2020 Review of Talbot Mills Dam Removal Feasibility Study: In 2020, the Town of Billerica contracted Streamworks, PLLC to conduct a review of the 2016 Feasibility Study. Streamworks generally agreed with the findings of the study, and made suggestions for follow-up analyses.This review mentioned that removal of the Talbot Mills dam had the potential to improve water quality in Concord River.
2021 Merrimack River Comprehensive Plan for Diadromous Fishes: In 2021 the Technical Committee for Anadromous Fishery Management of the Merrimack River Basin, made up of representatives from federal and state agencies in New Hampshire and Massachusetts, completed a comprehensive plan for restoring diadromous fish populations to the Merrimack River Watershed. Removal of Talbot Mills dam was identified as a top priority project resulting in significant potential to restore fish populations to the Merrimack River watershed.
2021 Talbot Mills Dam Removal Targeted Impact Analysis: In 2021, DMF contracted Gomez and Sullivan Engineers to study the impacts that dam removal would have on the Town of Billerica’s drinking water intake, located 1.25 miles upstream of the dam. The study concluded that no significant impacts to the intake or water supply in general are expected from dam removal.
2022 Review of Targeted Impact Analysis: In 2022, the Town of Billerica contracted Streamworks, PLLC to conduct a review of the 2021 Targeted Impact Analysis. Streamworks found the conclusions of the analysis to be accurate and reasonable but suggested further studies. They supported Gomez and Sullivan’s recommendation to move forward with design and permitting of the dam removal.
2022 Talbot Mills Dam Removal–Intake Pump Performance Analysis: In 2022, the Town of Billerica contracted Woodard and Curran New England to also study the potential impacts that dam removal would have on the Town’s drinking water intake. The study concluded that dam removal would not likely cause issues at the intake structure. They recommended that the Town consider developing a second intake at another location on the river or an alternative water supply source due to the existing water quality concerns, and the Town having only one drinking water intake.
2022 Talbot Mills Dam Removal Conceptual Design: In 2022, DER contracted Gomez and Sullivan Engineers to develop a conceptual design for the removal of the Talbot Mills dam. This included an assessment of upstream and downstream impacts and an analysis of scour of existing infrastructure that could occur as a result of dam removal, and a plan for managing sediment behind the dam once the dam is removed.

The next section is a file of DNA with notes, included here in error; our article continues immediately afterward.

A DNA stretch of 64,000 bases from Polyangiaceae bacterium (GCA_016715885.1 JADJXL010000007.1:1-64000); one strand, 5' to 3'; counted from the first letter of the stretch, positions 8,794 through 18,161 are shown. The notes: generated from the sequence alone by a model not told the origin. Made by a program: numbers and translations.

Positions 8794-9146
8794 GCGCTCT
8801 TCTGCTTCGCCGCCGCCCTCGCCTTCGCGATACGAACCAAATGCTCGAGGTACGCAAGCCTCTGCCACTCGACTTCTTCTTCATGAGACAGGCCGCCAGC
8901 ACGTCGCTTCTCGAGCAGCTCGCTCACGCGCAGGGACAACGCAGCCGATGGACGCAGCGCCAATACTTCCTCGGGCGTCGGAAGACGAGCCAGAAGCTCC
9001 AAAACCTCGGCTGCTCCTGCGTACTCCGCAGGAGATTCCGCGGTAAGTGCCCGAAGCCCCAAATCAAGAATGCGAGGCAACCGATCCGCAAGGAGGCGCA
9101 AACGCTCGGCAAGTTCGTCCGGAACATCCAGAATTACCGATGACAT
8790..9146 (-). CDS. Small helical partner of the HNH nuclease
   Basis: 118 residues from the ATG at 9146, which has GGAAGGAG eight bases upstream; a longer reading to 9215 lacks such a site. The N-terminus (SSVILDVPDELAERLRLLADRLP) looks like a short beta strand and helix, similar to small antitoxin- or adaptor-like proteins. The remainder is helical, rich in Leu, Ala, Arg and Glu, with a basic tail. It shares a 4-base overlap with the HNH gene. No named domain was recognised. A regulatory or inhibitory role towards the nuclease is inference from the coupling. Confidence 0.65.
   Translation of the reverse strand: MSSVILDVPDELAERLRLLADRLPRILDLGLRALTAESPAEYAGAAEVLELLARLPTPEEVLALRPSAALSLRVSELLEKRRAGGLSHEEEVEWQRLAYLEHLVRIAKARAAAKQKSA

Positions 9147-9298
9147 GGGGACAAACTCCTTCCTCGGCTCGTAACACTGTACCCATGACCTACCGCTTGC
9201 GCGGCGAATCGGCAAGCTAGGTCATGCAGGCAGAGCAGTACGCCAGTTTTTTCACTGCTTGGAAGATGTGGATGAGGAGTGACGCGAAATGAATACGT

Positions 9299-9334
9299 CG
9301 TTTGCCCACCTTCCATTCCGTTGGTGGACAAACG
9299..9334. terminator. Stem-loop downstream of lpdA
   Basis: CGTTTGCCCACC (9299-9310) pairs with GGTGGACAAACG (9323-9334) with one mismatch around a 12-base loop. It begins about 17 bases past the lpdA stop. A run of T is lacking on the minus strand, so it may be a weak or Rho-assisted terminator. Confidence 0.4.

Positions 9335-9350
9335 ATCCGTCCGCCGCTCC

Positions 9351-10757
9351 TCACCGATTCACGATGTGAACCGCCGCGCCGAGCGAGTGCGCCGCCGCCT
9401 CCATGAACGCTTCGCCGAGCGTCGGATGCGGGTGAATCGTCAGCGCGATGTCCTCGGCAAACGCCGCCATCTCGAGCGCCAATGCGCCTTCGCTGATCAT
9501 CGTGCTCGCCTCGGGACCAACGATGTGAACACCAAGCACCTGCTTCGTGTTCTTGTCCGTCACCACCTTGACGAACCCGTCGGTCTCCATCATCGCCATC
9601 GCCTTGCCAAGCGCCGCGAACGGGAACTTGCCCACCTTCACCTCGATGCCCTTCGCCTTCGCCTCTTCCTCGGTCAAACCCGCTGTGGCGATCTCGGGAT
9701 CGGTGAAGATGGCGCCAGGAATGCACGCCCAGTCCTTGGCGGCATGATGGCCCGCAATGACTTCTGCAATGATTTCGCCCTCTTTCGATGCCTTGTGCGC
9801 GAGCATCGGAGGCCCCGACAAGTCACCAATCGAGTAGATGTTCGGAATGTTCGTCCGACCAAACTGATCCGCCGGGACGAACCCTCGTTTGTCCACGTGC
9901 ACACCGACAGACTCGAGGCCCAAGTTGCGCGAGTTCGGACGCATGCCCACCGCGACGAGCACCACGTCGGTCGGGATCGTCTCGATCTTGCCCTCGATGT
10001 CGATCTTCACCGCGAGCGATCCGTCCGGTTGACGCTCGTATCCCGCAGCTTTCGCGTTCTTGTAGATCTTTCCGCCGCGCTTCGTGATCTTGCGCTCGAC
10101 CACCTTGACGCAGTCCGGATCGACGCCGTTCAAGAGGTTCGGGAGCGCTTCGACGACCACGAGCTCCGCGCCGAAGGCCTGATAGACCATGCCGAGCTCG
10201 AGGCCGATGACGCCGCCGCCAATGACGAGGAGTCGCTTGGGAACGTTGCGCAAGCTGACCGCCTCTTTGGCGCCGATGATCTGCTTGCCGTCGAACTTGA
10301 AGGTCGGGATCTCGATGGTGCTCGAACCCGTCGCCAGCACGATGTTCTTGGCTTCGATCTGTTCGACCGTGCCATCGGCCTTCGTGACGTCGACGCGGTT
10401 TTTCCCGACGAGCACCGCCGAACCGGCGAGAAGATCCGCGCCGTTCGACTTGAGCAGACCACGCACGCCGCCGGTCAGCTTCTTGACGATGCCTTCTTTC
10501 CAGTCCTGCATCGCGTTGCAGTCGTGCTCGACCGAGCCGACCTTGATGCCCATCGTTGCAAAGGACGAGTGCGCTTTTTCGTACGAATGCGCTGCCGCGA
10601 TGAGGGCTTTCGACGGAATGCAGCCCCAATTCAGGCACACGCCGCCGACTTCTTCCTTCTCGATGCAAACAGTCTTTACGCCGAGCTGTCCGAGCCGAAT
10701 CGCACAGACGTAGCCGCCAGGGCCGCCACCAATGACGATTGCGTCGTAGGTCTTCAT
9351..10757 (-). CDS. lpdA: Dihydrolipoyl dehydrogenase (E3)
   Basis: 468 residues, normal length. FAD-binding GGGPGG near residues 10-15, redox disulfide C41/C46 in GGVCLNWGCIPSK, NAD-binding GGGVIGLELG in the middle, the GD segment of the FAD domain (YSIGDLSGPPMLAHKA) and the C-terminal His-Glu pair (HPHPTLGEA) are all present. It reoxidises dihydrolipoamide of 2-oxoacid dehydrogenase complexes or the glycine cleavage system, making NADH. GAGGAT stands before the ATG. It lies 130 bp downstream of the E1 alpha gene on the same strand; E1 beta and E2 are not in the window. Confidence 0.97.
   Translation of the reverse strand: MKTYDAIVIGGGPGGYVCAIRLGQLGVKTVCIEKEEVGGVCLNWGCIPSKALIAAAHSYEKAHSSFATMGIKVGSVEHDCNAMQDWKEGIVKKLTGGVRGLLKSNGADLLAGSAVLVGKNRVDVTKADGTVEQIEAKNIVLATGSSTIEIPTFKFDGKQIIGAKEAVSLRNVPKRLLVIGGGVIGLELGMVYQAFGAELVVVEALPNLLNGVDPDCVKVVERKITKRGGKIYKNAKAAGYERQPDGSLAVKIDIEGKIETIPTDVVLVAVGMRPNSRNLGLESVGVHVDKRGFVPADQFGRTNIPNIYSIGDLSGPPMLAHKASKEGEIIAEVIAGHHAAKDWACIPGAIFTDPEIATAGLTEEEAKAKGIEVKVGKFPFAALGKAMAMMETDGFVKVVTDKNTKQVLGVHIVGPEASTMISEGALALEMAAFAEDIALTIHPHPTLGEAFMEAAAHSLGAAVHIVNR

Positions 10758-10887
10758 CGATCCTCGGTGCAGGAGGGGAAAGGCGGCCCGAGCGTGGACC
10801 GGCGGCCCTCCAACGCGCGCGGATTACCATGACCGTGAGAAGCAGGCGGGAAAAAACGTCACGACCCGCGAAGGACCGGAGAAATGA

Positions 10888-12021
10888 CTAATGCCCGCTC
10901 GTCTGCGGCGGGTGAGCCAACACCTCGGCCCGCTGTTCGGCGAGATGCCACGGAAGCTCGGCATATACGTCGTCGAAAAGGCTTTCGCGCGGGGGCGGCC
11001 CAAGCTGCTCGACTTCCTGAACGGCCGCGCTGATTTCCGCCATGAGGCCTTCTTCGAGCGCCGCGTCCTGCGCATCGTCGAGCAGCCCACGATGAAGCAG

Several public meetings, workshops, and other events will occur throughout the project where you can learn more and get involved. The meetings that have occurred so far are:
- August 7, 2014: the project team held a public information session. The session was held in-person and no recording is available.
- February 23, 2016: the project team held a public meeting. The meeting was held in-person and no recording is available.
- May 15, 2022: members of the project team presented to the Middlesex Canal Association. Watch the recording here.
- June 29, 2022: the project team held a public meeting about the Talbot Mills Dam removal. Watch the recording here.
Additional meetings and events will be held throughout the project. Sign up for email updates below to be notified when a meeting is upcoming or click the link to see if there are any upcoming events scheduled for this project.
In the News
A variety of news outlets have reported on Talbot Mills over the years. Read a few recent articles below.
- September 15, 2022 – Removing dams restores river ecology, here’s how Massachusetts is stepping up
- August 12, 2022 – LTC Covers The Merrimack and Concord Rivers – Talbot Mills Dam Removal Project
- June 29, 2022 – Historic Talbot Mills dam meeting hears public concerns in Billerica
- June 27, 2022 – Talbot Mills Dam removal in Billerica would return Concord River flow, fish populations
- June 26, 2022 – The Five Minute Read. Dams, roads, polls and drone news
- June 21, 2022 – Fishing for a dam change at Talbot Mills dam in Billerica
- March 13, 2016 – It’s historic water over the Talbot Dam
Still have Questions?
1. Read our full FAQ document which is updated regularly. If you don’t find your questions there, submit yours to be answered in the next update!
2. Visit our StoryMap, a tool to view information about the project in a visual and accessible way.
3. Reach out to any of the contacts below about the project and information posted here:
- Alison Field-Juma, OARS: firstname.lastname@example.org
- Eric Hutchins, NOAA: email@example.com
- Susie Bresney, MRWC: firstname.lastname@example.org
- Jane Calvin, Lowell Parks and Conservation Trust: email@example.com
The development of this webpage was funded in part by the Massachusetts Environmental Trust. For more information, please visit www.mass.gov/eea/met